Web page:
31 Days of Holiday Cheer Exclusive: Norm Lewis Performs ‘The Christmas Song’ | Playbill

Holiday Coverage 31 Days of Holiday Cheer Exclusive: Norm Lewis Performs ‘The Christmas Song’

The Broadway star stopped by Playbill Studios to sing the perennial classic, previewing his upcoming holiday concert with The New York Pops at Carnegie Hall.

Every day this December, Playbill will be getting into the spirit of the season with some of our favorite Broadway stars for our 31 Days of Holiday Cheer series. Check in daily for videos of iconic holiday tunes, including some new songs about Christmas, Hanukkah, and New Year’s.

Norm Lewis is the king of Christmas in New York City. Having graced the stages of major Broadway and West End productions over the last 30 years, Lewis is beloved in the theatre world—perhaps even more so around the holidays. In recent years, Lewis has recorded his own holiday album, The Norm Lewis Christmas Album, and has had a holiday residency at Feinstein’s/54 Below. Since his first-ever holiday show at Broadway’s intimate supper club in December 2015, the performer has dazzled audiences with his dulcet Baritone voice, singing joyful Broadway tunes and triumphant Christmas classics.

This Christmas season, Lewis is upsizing. Transitioning from an intimate three-piece band to a grand, one hundred-piece orchestra, he will perform as a solo-billing artist alongside The New York Pops in The Best Christmas of All with Norm Lewis, running December 22–23 at the legendary Carnegie Hall. “54 Below is my living room, [but] Carnegie Hall is basically my mansion,” he says. “The grandeur, the history and the prestige…I’m just so excited. It’s going to be a fun night.”

The performer—who has been featured in a number of front-running shows, including The Phantom of the Opera, The Little Mermaid, and Les Misérables—says that performing within the historic halls of Carnegie Hall is momentous. “When you tell people that you’re singing at Carnegie Hall, they go, ‘Oh, you must be somebody special,'” Lewis confides. “It has such an amazing history and legacy of people who have performed there…it’s an honor to be one of them.”

Lewis stopped by Playbill Studios to preview his upcoming concert, giving an exclusive performance of the holiday classic, "The Christmas Song." "It just encapsulates everything you want to say —believing in Santa, and the tree, and the mistletoe—and just makes you want to wish people a Merry Christmas,” he says. “There’s something so beautiful about it being so simple.” Even though he will be singing to an audience of nearly 3,000 people, Lewis feels that this song has the simplicity to make you feel like you are sitting in his living room for an intimate evening of fireside song.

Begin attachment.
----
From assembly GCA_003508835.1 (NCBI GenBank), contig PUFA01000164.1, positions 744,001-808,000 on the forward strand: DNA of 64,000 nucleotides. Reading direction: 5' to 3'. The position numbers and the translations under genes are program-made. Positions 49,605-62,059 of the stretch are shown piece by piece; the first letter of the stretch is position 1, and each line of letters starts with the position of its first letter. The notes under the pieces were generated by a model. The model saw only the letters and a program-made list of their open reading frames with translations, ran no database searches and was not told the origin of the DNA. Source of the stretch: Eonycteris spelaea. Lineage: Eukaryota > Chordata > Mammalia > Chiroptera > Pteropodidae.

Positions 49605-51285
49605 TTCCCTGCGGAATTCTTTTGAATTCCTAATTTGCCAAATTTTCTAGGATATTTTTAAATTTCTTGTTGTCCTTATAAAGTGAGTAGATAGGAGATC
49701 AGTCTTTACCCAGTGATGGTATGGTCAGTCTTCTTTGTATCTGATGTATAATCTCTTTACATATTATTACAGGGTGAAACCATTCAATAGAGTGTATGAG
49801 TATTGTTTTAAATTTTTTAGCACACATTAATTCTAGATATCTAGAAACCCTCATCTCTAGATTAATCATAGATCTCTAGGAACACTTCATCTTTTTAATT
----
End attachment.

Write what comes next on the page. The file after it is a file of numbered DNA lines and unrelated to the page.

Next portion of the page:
But at Carnegie Hall, Lewis is in the living room of The New York Pops. “They’re very welcoming, because I’m their guest in their house…even though I’m the feature, I’m really their guest,” he acknowledges. “I’ve developed a great family with The New York Pops.” Having made his solo debut at Carnegie Hall last year, Lewis is thrilled to reunite in collaboration with the orchestra’s artistic director, Steven Reineke. “First of all, thank God it was a successful show the first time,” Lewis joked. “He and I have developed a great friendship. And for him to ask me to come back…I’m just so happy and honored.” 

Music has become a holiday tradition for the Broadway star. And he's discovered a newfound family in Reineke and The New York Pops to spend this Christmas season with. When Lewis is back home with his blood family over the holidays, though, music is food. “When I’m able to get home to Atlanta to be with my sister and my brother, and sometimes cousins come over, everything is food,” he says. “Just like music connects everyone, I think food does the same thing.” From fried turkey to collard greens and cornbread, Lewis’ family’s holiday specialty is soul food. “And the candied yams or sweet potato pie is definitely my favorite,” he says.

Still, Lewis’ absolute favorite part about the holiday season is the palpable feeling of human kindness. “There’s more of a spirit of giving, opening doors for people, or people wishing you a happy holiday who probably normally wouldn’t even say hello to you,” he says. “There’s a spirit of, for a lack of a better term, ‘niceness’ in the air. It lasts only for a few weeks, but at least it comes.” Lewis smiles in reflection, beaming at the thought. “That’s what I look forward to.”

For tickets and more information about The New York Pops’ The Best Christmas of All with Norm Lewis at Carnegie Hall, visit CarnegieHall.org.

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